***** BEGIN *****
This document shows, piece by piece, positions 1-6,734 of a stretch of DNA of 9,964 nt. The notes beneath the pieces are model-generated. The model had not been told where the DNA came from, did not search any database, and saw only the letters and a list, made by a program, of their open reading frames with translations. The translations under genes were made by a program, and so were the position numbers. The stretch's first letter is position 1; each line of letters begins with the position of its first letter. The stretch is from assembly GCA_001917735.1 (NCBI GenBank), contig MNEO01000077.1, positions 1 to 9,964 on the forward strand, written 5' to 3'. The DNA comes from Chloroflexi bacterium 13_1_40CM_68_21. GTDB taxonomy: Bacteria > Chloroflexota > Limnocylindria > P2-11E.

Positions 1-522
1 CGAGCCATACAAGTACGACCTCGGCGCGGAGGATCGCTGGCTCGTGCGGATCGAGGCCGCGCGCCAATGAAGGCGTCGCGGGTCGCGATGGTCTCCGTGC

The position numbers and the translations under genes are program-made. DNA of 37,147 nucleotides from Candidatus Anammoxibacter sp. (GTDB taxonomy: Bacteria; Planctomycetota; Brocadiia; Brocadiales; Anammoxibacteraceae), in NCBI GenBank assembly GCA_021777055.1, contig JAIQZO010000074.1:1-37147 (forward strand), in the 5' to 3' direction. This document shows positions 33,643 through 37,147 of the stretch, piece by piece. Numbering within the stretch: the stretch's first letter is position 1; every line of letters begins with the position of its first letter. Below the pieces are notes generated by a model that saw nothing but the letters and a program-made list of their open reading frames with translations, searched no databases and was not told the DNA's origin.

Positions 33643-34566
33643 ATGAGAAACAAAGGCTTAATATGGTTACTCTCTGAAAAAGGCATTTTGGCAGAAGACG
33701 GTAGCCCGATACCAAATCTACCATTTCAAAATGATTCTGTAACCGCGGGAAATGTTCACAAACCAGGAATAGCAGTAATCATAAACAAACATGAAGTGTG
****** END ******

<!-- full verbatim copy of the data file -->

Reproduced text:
This document shows, piece by piece, positions 1-6,734 of a stretch of DNA of 9,964 nt. The notes beneath the pieces are model-generated. The model had not been told where the DNA came from, did not search any database, and saw only the letters and a list, made by a program, of their open reading frames with translations. The translations under genes were made by a program, and so were the position numbers. The stretch's first letter is position 1; each line of letters begins with the position of its first letter. The stretch is from assembly GCA_001917735.1 (NCBI GenBank), contig MNEO01000077.1, positions 1 to 9,964 on the forward strand, written 5' to 3'. The DNA comes from Chloroflexi bacterium 13_1_40CM_68_21. GTDB taxonomy: Bacteria > Chloroflexota > Limnocylindria > P2-11E.

Positions 1-522
1 CGAGCCATACAAGTACGACCTCGGCGCGGAGGATCGCTGGCTCGTGCGGATCGAGGCCGCGCGCCAATGAAGGCGTCGCGGGTCGCGATGGTCTCCGTGC

The position numbers and the translations under genes are program-made. DNA of 37,147 nucleotides from Candidatus Anammoxibacter sp. (GTDB taxonomy: Bacteria; Planctomycetota; Brocadiia; Brocadiales; Anammoxibacteraceae), in NCBI GenBank assembly GCA_021777055.1, contig JAIQZO010000074.1:1-37147 (forward strand), in the 5' to 3' direction. This document shows positions 33,643 through 37,147 of the stretch, piece by piece. Numbering within the stretch: the stretch's first letter is position 1; every line of letters begins with the position of its first letter. Below the pieces are notes generated by a model that saw nothing but the letters and a program-made list of their open reading frames with translations, searched no databases and was not told the DNA's origin.

Positions 33643-34566
33643 ATGAGAAACAAAGGCTTAATATGGTTACTCTCTGAAAAAGGCATTTTGGCAGAAGACG
33701 GTAGCCCGATACCAAATCTACCATTTCAAAATGATTCTGTAACCGCGGGAAATGTTCACAAACCAGGAATAGCAGTAATCATAAACAAACATGAAGTGTG